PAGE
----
How to Recognize Common Bank Fraud Tactics

Two businesswomen have a conversation at a conference table in a brightly lit room with white brick walls.

Scammers are smart these days, so when fraudsters engineer new ways to commit their crimes, education is an important tool in curbing their efforts. While banks deploy many tools and services to spot and reduce fraud, it's still necessary for customers to keep a watchful eye.

Unfortunately, financial technology—while excellent at helping people move money quickly and effortlessly—has provided opportunities for thieves to obtain your information for their own personal gain. Since instances of bank fraud are on the rise, it’s important to understand how most types of bank fraud occur, so that you can better avoid it happening to you in the future.

How to Protect Yourself from Bank Fraud

Take steps now to help prevent fraud if you are ever targeted. Some helpful tips:

  • Never give out personal information to an incoming caller, even if they appear to be from your bank. A representative from your bank will never call you and ask for a one-time password (OTP) or your login credentials. A representative will only ever ask a customer to verify an OTP code if that customer has called into the bank him or herself.
  • Feel free to hang up and call back on your own terms. If someone does call you stating that they are a representative from your bank concerning potential fraud on your account, get the name of the person calling, and then hang up and call back on the customer service number on the back of your banking card. This is an easy way to determine whether or not something is actually happening with your account.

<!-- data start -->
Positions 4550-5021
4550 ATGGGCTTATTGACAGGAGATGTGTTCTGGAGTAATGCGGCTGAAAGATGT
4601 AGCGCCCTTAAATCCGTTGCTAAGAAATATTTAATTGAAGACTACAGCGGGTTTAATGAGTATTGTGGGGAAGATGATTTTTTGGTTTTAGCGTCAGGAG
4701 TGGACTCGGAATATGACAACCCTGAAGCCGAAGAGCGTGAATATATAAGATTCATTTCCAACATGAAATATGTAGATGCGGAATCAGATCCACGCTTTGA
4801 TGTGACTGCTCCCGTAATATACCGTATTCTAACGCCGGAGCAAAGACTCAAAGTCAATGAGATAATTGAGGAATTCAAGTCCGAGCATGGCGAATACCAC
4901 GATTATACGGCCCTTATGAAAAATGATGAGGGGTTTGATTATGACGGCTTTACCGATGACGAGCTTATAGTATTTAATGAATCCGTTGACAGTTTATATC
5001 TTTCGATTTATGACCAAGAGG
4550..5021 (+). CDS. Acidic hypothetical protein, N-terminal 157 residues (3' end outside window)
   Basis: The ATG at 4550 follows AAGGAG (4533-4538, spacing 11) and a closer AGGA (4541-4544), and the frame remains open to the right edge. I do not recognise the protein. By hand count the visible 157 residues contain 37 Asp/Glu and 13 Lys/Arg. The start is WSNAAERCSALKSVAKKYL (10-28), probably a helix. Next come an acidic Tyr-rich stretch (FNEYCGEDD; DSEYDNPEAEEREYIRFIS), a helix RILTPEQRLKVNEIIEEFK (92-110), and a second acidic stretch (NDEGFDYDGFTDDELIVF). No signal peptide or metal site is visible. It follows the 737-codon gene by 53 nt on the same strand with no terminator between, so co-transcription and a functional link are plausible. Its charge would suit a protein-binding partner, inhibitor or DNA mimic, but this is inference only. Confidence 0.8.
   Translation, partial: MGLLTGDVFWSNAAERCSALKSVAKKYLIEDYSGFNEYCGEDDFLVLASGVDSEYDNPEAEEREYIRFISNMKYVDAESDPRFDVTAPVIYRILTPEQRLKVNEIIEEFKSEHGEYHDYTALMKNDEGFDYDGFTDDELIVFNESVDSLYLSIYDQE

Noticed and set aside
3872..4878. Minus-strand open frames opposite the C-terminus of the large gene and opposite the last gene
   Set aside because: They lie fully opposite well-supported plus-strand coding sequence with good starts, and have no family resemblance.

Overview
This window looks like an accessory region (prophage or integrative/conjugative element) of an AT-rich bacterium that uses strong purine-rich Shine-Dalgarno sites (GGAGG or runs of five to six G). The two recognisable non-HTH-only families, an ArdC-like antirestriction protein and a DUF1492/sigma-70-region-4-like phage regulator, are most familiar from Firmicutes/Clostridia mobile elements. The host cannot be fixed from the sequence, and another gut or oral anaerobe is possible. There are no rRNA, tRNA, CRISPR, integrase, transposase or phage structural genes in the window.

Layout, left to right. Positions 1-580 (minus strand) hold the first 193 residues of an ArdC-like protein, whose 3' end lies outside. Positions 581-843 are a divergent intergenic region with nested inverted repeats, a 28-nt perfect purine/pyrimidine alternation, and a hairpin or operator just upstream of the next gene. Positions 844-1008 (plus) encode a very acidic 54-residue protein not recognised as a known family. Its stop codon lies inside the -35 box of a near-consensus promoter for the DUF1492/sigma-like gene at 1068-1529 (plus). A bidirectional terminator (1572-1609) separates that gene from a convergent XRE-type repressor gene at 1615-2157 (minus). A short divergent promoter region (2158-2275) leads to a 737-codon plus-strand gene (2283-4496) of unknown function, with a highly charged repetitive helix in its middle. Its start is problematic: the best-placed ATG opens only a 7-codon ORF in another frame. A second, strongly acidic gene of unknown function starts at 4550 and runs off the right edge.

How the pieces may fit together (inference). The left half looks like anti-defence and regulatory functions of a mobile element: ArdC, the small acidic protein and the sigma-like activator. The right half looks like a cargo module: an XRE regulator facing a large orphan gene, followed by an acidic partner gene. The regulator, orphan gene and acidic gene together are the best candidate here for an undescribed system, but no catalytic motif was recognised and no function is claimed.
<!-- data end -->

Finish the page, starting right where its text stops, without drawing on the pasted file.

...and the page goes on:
• Update and verify your current contact information. Whether online or through the bank's official app, double check to make sure all your personal information is accurate and up to date. Review any verification settings as well, and consider opting into paperless billing.
  • Use digital best practices. Make sure your phone apps, your computer browser, and any other software you use is up to date. There will often be security patches released in order to update the software and help protect you. Also be sure you use a strong, unique password.

Understanding How Bank Fraud Scams Work

Protecting yourself from a scam includes understanding the basics of how bank fraud works. Many cases of bank fraud begin with thieves calling you on the phone and claiming to be representatives from your bank. Here's how they typically work:

  • Fraudsters start by spoofing a number to look like it’s coming from an actual banking institution.
  • With their potential victim on the phone—and often with your bank account credentials already obtained through other means—they will say that they’re calling because of suspicious activity on your account. Scammers may even be using scripts actual bankers are trained to use.
  • Under the premise of verifying your identity, they will then ask you to verify the one-time password (OTP) that gets texted to your phone as part of a two-factor authentication anti-fraud system. Once a customer has verified that number verbally, the thief then has all the information necessary to fraudulently transfer money directly out of your account and into another account for his or her own use.

Despite our best efforts, fraud still happens. If fraud does occur to your account, Fifth Third Bank will work with you to recoup any monetary loss, but the better option to save both time and money is to stop any theft before it actually occurs.

The views expressed by the author are not necessarily those of Fifth Third Bank, National Association, and are solely the opinions of the author. This article is for informational purposes only. It does not constitute the rendering of legal, accounting, or other professional services by Fifth Third Bank or any of their subsidiaries or affiliates, and are provided without any warranty whatsoever.